What makes a community abundant in this new new normal world? In this uncertain economy where budgets of local governments and non-profit budgets will continue to get slashed, it is especially heartening to read the mutual-reliance message inherent in this book.
How Communities Can Run Leaner and Better
Rather than rely solely on outsiders and related funding and services, the authors suggest we band together with other locals to come up with our own solutions to problems – and ways to leverage the resources we each have in support of “our” community.
While the authors advocate “no more relying on institutions or systems to provide us with the good life”the community-building they intend should lead to wider adoption. Hopefully some of the ideas that evolve, from the grassroots up, will be honed (with ongoing public input) into systems and sometimes even institutions then adopted in other communities.
That’s part of the ebb and flow of community design.
Mutual Reliance Sparks Innovation
Another reviewer at Amazon notes that the authors advocate our striving toward greater compassion for each other rather than greater systems of efficiency. I believe however that, like natural systems and user-friendly design, collective useage inevitably leads to innovation and thus efficiency. Yet isn’t that co-innovation an apt way for neighbors to care for each other in their community?
That’s compassion in action.
As a long admirer of Block’s ideas who believes that the U.S. economy will be bumpy at best for the decade I am heartened by the several specific ways that bottom-up community-building is happening – and that the models for such local efforts are spreading so leaders in different communities can learn from each other’s local experience.
The more specific and immediately useful the ideas is the more “spreadable” it becomes. Often community-building methods are, in fact, more efficient ways to be mutually supportive.
Own Less. Share More. Get Closer.
Some examples are as seemingly mundane as Freecycle – which is elegantly moderated in my Marin County by “Nicole,” co-working spaces, and The Village Movement, started in Beacon Hill, to enable more people to age in place among tight-knit neighbors. Shareable is doing a vivid job of covering the evolving ways we are working and playing better together and stretching resources.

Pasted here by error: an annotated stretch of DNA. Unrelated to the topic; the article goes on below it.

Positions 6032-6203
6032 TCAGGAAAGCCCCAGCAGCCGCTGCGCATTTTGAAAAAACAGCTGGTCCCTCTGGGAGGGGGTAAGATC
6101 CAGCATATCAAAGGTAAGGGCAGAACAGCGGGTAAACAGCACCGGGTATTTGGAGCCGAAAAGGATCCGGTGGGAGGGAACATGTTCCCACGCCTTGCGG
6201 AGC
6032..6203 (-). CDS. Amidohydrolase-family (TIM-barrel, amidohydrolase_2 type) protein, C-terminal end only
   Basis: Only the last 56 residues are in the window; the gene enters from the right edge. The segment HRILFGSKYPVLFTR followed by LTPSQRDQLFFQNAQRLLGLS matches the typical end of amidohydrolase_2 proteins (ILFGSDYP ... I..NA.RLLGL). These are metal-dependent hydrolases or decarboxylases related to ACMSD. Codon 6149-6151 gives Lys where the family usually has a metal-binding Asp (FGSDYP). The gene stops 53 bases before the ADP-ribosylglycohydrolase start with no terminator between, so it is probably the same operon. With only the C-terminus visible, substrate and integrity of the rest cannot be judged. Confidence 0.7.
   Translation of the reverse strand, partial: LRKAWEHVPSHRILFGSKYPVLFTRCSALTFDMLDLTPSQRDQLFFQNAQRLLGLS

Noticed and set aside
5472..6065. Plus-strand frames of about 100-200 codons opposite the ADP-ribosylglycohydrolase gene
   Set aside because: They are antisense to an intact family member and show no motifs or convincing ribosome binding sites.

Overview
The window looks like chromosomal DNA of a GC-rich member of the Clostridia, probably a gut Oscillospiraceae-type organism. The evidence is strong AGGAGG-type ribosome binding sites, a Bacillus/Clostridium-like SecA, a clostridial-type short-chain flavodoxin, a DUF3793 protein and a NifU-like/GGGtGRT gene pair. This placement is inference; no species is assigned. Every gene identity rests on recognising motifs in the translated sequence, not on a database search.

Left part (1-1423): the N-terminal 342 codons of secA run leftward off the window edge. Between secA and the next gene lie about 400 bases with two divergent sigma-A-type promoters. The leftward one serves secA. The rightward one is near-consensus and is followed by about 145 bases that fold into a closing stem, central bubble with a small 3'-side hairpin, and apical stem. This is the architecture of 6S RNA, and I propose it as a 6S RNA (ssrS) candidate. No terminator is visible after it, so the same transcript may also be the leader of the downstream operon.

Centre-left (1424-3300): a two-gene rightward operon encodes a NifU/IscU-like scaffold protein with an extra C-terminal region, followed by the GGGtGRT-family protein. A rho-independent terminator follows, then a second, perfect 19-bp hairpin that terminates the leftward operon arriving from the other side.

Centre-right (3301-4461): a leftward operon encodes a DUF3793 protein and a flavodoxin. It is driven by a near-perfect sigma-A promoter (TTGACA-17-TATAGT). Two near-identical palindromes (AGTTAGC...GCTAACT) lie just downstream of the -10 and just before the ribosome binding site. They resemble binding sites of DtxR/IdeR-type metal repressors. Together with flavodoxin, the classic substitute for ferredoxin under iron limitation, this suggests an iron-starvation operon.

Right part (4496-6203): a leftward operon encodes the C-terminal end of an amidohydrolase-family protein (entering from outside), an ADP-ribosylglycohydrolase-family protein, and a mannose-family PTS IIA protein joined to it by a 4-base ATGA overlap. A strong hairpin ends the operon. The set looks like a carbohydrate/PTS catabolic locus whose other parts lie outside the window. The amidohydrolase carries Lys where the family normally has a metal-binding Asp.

When people do discover concrete ways they can be mutually-supportive they tend to adopt them, then modify them and to tell others.
Word naturally spreads.
From my work in forging partnerships to generate more value and visibility for individuals and organizations I’ve found that identifying the sweet spot of mutual interest between individuals and/or organizations is a crucial first step to exploring how to accomplish greater things together than one can alone.
Accomplish Greater Things Locally Together Than You Can Alone
When people collaborate around an explicit shared purpose they tend to bring out the better sides in each other so they inevitably get closer.
Wouldn’t it be wonderful if the co-authors use their influence to advocate the creation of an online community where we could exchange ideas about what is working to create “abundant communities”?
Some books that I’ve found helpful around the notion of helping each other and learn from each other include What’s Mine is Yours, The Great Reset: How New Ways of Living and Working Drive Post-Crash Prosperity, Turning to One Another: Simple Conversations to Restore Hope to the Future, Consequential Strangers: Turning Everyday Encounters Into Life-Changing Moments.
It is also gratifying to see the neighborhood-strengthening start-ups that are springing up like Patch and the community and town-wide businesses such as Steven Johnson’s outside.in and the smart phone apps like mycityway that will enable locals to share with other locals and visitors their knowledge of local history, architecture, food, sight seeing places, crafts and more.